In this embodiment of the invention it will be seen that the main blade section 60 is carried on the forward end of a plow frame 74 for pivotal movement about a vertical axis, and that a pair of reciprocating hydraulic motors 76 are connected between the rear ends of the frame, at its opposite sides, and to the rear side of the upper blade section to permit the entire blade 58 to be selectively angled to the right or to the left as desired. The frame 74 can be lifted to raise the blade 58 to an inoperative position by a reciprocating hydraulic motor 78 mounted on the vehicle 80 and connected to the frame in the same manner as the embodiment shown in FIGS. 1 3.
This embodiment of the invention also includes an upright reciprocating hydraulic motor 82 having the lower end of its cylinder 84 supported on a bracket 86 extending rearwardly of the main portion 60 of the blade 58 at about the midpoint thereof. One end of each of a pair of chains 88 is secured to the end of the vertically projecting piston rod 90 of the motor 82, while the other ends of the chains are secured to the ends of brackets 92 secured to and projecting rearwardly of the horizontal stiffening flange 64 on the scraping edge section 62 of the blade 58. Normally, when the motor 82 is retracted, the lower blade section 62 will be retained by the springs 70 in the forward effective plowing position shown in FIG. 4. When an operator supplies the motor 82 with hydraulic fluid under pressure, however, the piston rod 90 will be extended and the chains 88 will exert a force on the lower scraping edge section 62 of the blade 58 to cause it to pivot rearwardly to the position shown in FIG. 5. In this position the snowplow attachment can be used for backplowing, as described with respect to the embodiment shown in FIGS. 1 to 3, without resulting overriding of the blade 58 on the snow.
It thus will be seen that the objects of this invention have been fully and effectively accomplished. It will be realized, however, that the specific embodiment shown and described is susceptible to modification without departure from the principles of invention. For example, the hydraulic motors used to overcome the springs of the safety-release arrangements could be replaced with other operating instrumentalities, such as a mechanical toggle linkage, a screw or scissors mechanism, etc., any one of which could be operated manually at the plow attachment or operated by an electric motor controllable remotely from the vehicle. Hence, the invention encompasses all modifications included within the spirit and scope of the following claims.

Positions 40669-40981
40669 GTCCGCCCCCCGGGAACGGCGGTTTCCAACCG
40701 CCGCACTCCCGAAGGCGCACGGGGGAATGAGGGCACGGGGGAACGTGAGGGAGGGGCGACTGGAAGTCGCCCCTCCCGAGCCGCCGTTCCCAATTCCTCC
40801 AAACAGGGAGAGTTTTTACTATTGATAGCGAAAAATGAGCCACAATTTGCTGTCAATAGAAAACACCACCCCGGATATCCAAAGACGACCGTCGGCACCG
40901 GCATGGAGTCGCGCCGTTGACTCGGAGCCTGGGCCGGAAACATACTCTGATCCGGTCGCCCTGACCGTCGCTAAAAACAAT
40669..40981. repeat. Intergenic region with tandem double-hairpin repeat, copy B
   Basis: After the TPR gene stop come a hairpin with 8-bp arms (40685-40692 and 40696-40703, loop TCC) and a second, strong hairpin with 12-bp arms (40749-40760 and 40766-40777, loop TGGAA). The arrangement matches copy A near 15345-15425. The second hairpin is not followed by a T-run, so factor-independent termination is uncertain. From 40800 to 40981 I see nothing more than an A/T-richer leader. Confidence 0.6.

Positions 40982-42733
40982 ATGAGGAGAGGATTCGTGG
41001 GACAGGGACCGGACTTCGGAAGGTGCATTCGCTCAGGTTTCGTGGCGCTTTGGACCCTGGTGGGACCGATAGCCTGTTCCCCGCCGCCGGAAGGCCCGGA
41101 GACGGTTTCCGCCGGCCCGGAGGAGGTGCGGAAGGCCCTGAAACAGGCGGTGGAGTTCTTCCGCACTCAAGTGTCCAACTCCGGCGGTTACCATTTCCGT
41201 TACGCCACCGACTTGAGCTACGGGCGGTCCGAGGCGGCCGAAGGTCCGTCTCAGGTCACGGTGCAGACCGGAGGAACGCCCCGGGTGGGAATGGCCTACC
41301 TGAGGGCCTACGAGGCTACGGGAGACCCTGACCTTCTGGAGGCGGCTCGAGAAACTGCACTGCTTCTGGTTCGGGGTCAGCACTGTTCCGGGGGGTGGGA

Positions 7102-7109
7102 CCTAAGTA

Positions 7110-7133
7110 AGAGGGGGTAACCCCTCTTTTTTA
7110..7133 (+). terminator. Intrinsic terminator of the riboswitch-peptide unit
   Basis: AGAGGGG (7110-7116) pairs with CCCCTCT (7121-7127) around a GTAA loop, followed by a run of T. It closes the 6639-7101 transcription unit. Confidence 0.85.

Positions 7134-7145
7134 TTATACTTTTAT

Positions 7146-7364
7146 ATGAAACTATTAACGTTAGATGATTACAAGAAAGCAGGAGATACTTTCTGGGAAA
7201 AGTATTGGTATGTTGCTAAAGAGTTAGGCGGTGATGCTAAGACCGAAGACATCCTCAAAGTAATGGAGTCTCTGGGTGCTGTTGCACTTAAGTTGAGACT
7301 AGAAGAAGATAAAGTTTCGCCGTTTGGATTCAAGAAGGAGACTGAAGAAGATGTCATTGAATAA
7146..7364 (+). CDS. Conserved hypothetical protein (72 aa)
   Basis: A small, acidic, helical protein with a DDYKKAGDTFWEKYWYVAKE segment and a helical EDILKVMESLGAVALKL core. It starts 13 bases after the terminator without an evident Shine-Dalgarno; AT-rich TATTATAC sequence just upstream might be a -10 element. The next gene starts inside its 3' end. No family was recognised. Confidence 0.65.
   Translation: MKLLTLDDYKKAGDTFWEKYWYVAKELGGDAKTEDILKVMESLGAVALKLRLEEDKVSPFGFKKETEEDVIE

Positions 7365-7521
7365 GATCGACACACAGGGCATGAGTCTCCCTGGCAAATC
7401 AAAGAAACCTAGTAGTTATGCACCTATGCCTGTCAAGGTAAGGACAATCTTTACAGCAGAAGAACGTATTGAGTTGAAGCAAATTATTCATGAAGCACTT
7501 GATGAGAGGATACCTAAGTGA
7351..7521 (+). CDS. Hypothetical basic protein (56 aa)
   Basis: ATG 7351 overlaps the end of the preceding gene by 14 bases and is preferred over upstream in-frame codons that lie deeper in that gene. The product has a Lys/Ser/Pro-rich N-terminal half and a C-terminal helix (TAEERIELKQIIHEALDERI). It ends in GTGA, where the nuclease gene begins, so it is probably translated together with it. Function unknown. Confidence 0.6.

1. A snowplow attachment for a vehicle comprising:
a blade supporting frame mountable to a vehicle at its rearward end for vertical swinging movement; laterally elongated plowing blade means carried by the forward end of said frame and having at least a lower scraping edge portion movable between a downwardly and forwardly-inclined position for forward plowing without snow-overriding upward movement of said blade and a downwardly and rearwardly-inclined position for obstacleoverriding upward movement of said blade; means operatively associated with said blade means for urging said edge portion into said plowing position, said urging means being yieldable when said edge portion encounters an obstacle; and
controllable means carried by said attachment and operatively associated with said blade means for selectively moving said edge portion into said rearwardly-inclined position to enable backplowing without snow-overriding upward movement of said blade.
2. The structure defined in claim 1 in which the controllable means includes a linear hydraulic motor.
3. The structure defined in claim 1 in which the entire blade means is movable as a unit for movement of the lower edge portion thereof and the controllable means is mounted to the frame and connected to said blade means.
4. The structure defined in claim 3 in which the controllable means includes a linear hydraulic motor having a cylinder and piston and flexible means connecting said piston to the blade means.
5. The structure defined in claim 1 in which the blade means includes an upper main portion movably carrying the lower edge portion and the controllable means is mounted to said upper main portion and connected to said lower edge portion.
6. The structure defined in claim 5 in which the controllable means includes a linear hydraulic motor and flexible means connecting said motor to the lower edge portion.
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|U.S. Classification||37/233, 172/463, 172/817, 37/232, 172/264, 172/414, 172/819|
|International Classification||E01H5/06, E01H5/04|
|Cooperative Classification||E01H5/061, E01H5/063|
|European Classification||E01H5/06C, E01H5/06B|